ā€¢ I would like to see Mayor Frank Scott and the city of Little Rock restore Capitol Avenue. This should be Arkansas' grandest boulevard, a beautiful, vibrant street leading to the steps of the state Capitol. Instead, it's a route filled with tacky surface parking lots and empty buildings.

In addition to marketing property for new construction and renovating empty buildings, a beautification project is needed with extensive landscaping, better lighting, banners and the like. Capitol Avenue should be a street that all Arkansans can take pride in.

ā€¢ I would like to see the revitalization efforts move to the next level in downtown Hot Springs. Those efforts appear to have stalled.

Hot Springs remains Arkansas' most popular tourist attraction despite the sad state of many downtown buildings. It's high time that the city of Hot Springs finalize the negotiations with a private developer and make something happen on the site of the former Majestic Hotel. That property has been empty for too long.

Let's also hope the long-awaited renovation of the Arlington Hotel, the flagship of downtown, will move forward after the pandemic. And that reports actor Kevin Costner will build a downtown museum come to fruition.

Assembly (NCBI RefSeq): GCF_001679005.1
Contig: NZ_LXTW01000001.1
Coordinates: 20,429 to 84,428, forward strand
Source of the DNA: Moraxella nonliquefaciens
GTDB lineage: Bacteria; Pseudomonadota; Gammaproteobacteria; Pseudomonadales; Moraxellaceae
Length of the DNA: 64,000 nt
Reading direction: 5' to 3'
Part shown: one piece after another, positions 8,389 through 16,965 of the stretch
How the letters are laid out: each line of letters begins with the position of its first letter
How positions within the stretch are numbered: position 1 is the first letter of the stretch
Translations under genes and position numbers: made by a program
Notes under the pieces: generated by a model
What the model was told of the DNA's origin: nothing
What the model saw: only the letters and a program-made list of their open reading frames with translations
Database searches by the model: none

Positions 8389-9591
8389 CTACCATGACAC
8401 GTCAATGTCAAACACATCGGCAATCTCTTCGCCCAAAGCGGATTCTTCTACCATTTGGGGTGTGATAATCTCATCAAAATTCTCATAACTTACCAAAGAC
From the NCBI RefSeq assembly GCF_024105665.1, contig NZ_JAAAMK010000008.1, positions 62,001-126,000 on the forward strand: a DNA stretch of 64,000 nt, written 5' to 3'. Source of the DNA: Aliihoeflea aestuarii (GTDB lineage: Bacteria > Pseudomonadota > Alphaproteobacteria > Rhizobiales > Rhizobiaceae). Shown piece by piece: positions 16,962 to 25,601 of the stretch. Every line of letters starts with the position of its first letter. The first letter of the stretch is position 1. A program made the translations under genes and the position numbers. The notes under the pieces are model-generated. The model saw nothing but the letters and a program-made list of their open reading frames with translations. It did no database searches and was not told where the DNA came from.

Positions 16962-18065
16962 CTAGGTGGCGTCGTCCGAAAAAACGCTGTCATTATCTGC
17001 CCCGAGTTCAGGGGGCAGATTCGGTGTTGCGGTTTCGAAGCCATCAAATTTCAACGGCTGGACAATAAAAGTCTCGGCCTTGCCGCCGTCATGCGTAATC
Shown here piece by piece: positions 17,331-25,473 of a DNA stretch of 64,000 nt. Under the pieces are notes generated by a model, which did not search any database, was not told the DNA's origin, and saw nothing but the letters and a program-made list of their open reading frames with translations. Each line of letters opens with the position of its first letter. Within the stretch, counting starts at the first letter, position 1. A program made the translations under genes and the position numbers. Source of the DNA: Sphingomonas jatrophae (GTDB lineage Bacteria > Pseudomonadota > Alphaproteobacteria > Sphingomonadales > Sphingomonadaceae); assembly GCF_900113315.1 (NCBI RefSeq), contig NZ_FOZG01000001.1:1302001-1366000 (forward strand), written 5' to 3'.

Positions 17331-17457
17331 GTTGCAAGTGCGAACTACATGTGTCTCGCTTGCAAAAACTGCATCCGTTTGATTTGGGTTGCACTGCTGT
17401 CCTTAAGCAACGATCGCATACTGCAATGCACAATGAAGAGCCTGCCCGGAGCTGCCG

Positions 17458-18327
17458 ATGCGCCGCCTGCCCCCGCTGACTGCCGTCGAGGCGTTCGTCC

ā€¢ I would like to see an intense, coordinated marketing campaign to find uses for the huge empty buildings in downtown Hot Springs: the former Army and Navy General Hospital, the DeSoto-Howe Building, the Medical Arts Tower, the Dugan-Stuart Building and the former Velda Rose Hotel.

In the post-pandemic era, more people are going to choose vacation spots that don't require airline flights. Hot Springs is an easy drive for those living in the booming Dallas-Fort Worth Metroplex. It's important that the Spa City not miss this moment to thrive. That door might not open again.

ā€¢ I would like to see the continued revitalization of Pine Bluff, which should be the kind of regional center for southeast Arkansas that Jonesboro has become for northeast Arkansas. This will require the Quapaw Nation to move forward with plans to build a hotel next to the Saracen Casino.

The Quapaw should also transform the nearby Pines Mall, now empty, into an outlet mall. Pine Bluff needs a new hotel adjacent to its convention center along with the renovation of the historic Pines Hotel and Saenger Theatre downtown.

ā€¢ I would like to see the growing number of people with great wealth in Benton and Washington counties look to the east to Eureka Springs in Carroll County and invest capital in that unique Arkansas attraction. Eureka Springs has an authenticity that a place like Branson, Mo., can't touch. It just needs some tender loving care--capital investments--to polish the jewel and attract a higher-spending clientele.